The European Union is discussing how to reopen its external borders as the region looks to slowly revive its economy, with visitors from countries like the United States potentially still being barred from entering the bloc.
Thirty European countries decided to close their external borders in March to contain the spread of Covid-19. The travel restriction has been extended three times but it's now due to end on Tuesday.
The European Commission, the executive arm of the EU, suggested earlier this month that European nations should open their internal borders by June 15 and slowly lift the travel ban on foreign visitors from July 1. The Commission also said that reopening external borders should be a coordinated exercise among European governments and reviewed on a regular basis.
"It is way too early to say which countries will be in the list," an EU official told CNBC on Wednesday, referring to which non-EU countries may be granted access.
The official, who spoke on condition of anonymity due to the sensitivity of the talks, added that representatives of the EU governments on Wednesday discussed the criteria for lifting the travel restrictions from abroad. That meeting finished without an agreement and representatives will meet again on Friday.
At the moment, the main requirement would be the coronavirus infection rate in the country of origin, the official said.
This means that countries with high rates, such as the United States and Brazil, could remain barred from entering European nations, at least for some time.
A second EU official, who also didn't want to be named due to the sensitivity of the talks, told CNBC: "The gradual reopening of EU external borders will be based on risk assessments based on best available scientific evidence. Travel from some third countries is likely to be allowed only a bit later, health situation allowing. Not decided yet which countries that would apply to, but (the) U.S. unfortunately is a candidate."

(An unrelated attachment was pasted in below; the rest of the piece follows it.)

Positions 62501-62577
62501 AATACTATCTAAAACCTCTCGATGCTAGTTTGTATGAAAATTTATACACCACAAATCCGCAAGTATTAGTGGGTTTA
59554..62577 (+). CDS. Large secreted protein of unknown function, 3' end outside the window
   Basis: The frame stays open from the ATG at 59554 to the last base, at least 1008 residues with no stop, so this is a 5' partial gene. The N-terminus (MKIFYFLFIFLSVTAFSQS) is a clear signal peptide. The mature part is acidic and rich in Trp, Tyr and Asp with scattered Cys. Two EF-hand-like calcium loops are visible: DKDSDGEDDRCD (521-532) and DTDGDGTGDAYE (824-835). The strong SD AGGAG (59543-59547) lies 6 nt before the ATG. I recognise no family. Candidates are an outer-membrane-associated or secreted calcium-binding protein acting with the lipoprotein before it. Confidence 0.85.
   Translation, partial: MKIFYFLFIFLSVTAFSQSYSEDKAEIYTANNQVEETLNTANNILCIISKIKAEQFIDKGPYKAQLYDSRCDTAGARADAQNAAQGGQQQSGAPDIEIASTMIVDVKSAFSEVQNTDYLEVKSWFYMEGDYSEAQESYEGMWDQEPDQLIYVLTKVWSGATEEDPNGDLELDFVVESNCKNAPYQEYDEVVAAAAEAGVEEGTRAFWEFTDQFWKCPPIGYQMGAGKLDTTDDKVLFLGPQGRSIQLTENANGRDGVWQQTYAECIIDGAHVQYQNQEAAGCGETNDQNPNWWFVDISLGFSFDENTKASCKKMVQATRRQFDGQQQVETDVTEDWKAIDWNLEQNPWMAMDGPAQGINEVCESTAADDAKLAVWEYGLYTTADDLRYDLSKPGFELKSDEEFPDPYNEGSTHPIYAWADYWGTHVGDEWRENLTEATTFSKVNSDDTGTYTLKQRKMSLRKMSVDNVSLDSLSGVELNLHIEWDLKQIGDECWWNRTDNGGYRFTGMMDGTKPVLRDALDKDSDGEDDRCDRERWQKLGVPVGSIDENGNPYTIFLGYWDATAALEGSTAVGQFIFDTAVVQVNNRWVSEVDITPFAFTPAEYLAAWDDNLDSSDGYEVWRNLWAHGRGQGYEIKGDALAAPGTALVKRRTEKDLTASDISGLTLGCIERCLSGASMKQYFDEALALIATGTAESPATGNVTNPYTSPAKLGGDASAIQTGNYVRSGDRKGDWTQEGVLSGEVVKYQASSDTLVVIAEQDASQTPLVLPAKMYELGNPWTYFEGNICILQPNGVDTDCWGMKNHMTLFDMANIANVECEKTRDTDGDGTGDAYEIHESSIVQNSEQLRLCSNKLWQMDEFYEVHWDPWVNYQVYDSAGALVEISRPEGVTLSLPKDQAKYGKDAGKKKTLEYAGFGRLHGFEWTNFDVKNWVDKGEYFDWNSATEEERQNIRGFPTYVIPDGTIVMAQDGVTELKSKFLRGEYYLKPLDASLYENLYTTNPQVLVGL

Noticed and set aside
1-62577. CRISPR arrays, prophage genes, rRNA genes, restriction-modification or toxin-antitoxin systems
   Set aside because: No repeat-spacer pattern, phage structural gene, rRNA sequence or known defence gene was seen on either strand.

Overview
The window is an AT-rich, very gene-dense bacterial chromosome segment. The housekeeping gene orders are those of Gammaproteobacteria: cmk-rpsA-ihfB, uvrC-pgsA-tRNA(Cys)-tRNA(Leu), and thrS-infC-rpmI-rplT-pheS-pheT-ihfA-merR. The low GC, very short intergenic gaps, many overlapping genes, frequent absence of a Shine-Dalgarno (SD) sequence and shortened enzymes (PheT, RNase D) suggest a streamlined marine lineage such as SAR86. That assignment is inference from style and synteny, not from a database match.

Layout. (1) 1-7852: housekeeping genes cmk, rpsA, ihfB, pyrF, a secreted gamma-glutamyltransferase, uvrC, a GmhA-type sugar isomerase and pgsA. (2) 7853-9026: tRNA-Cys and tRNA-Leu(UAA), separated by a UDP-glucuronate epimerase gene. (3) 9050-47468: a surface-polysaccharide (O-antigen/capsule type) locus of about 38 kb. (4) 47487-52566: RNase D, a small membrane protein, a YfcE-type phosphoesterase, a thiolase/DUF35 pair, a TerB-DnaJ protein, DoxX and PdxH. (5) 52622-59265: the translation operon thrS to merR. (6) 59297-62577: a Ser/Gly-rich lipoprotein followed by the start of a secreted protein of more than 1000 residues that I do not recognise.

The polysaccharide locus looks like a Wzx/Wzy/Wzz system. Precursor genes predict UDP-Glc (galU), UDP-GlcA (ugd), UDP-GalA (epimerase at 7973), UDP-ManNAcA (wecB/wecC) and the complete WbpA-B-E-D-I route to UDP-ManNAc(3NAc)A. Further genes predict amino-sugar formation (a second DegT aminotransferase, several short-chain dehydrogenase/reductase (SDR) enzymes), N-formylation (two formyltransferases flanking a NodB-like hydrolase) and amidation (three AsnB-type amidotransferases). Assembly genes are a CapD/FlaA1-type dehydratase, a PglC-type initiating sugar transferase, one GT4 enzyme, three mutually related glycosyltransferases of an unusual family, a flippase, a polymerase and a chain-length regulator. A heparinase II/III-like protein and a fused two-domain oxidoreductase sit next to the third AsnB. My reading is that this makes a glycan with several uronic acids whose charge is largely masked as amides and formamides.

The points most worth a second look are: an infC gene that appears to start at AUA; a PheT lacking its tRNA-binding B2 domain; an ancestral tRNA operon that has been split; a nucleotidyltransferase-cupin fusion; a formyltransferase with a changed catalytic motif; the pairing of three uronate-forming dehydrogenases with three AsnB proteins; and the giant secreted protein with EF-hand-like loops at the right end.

According to Johns Hopkins University, there have been more than 9 million confirmed cases of Covid-19 worldwide. The U.S., Brazil and Russia have the most cases. As of Monday, the seven-day average of daily new cases in the U.S. increased more than 30% compared with a week ago, according to a CNBC analysis of Hopkins data.
A third EU official, who also spoke on condition of anonymity due to the sensitivity of the negotiations, told CNBC that there isn't yet a final confirmed list of foreign nations that will be removed from the ban. Two other sources confirmed the same information to CNBC while The New York Times reported Tuesday that travelers from the United States would likely remain excluded.
The Commission recommended earlier this month to lift restrictions for Albania, Bosnia and Herzegovina, Kosovo, Montenegro, North Macedonia and Serbia "given that their epidemiological situation is similar or better than that of the EU."
The first EU official said the list of countries that will see travel restrictions lifted is likely to be "quite limited" with no more than 10 to 15 countries to start with.